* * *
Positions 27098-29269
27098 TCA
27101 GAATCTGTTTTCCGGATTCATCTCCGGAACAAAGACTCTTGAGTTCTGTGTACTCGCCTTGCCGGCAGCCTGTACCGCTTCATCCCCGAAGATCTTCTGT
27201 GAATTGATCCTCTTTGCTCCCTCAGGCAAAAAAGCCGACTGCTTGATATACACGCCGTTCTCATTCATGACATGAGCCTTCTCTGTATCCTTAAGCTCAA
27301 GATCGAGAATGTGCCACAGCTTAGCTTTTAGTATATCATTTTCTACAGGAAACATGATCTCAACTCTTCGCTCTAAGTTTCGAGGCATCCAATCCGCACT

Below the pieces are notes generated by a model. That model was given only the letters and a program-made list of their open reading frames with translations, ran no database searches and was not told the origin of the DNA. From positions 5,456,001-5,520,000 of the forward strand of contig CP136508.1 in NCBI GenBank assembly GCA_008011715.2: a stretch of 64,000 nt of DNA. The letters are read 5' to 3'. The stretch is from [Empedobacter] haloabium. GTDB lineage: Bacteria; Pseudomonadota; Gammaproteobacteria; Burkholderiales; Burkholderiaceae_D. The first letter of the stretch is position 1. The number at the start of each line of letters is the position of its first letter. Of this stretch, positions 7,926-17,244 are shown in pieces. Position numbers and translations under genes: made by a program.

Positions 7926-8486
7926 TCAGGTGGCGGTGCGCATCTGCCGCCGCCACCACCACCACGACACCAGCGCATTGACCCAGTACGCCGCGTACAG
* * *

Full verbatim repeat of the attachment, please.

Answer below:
Positions 27098-29269
27098 TCA
27101 GAATCTGTTTTCCGGATTCATCTCCGGAACAAAGACTCTTGAGTTCTGTGTACTCGCCTTGCCGGCAGCCTGTACCGCTTCATCCCCGAAGATCTTCTGT
27201 GAATTGATCCTCTTTGCTCCCTCAGGCAAAAAAGCCGACTGCTTGATATACACGCCGTTCTCATTCATGACATGAGCCTTCTCTGTATCCTTAAGCTCAA
27301 GATCGAGAATGTGCCACAGCTTAGCTTTTAGTATATCATTTTCTACAGGAAACATGATCTCAACTCTTCGCTCTAAGTTTCGAGGCATCCAATCCGCACT

Below the pieces are notes generated by a model. That model was given only the letters and a program-made list of their open reading frames with translations, ran no database searches and was not told the origin of the DNA. From positions 5,456,001-5,520,000 of the forward strand of contig CP136508.1 in NCBI GenBank assembly GCA_008011715.2: a stretch of 64,000 nt of DNA. The letters are read 5' to 3'. The stretch is from [Empedobacter] haloabium. GTDB lineage: Bacteria; Pseudomonadota; Gammaproteobacteria; Burkholderiales; Burkholderiaceae_D. The first letter of the stretch is position 1. The number at the start of each line of letters is the position of its first letter. Of this stretch, positions 7,926-17,244 are shown in pieces. Position numbers and translations under genes: made by a program.

Positions 7926-8486
7926 TCAGGTGGCGGTGCGCATCTGCCGCCGCCACCACCACCACGACACCAGCGCATTGACCCAGTACGCCGCGTACAG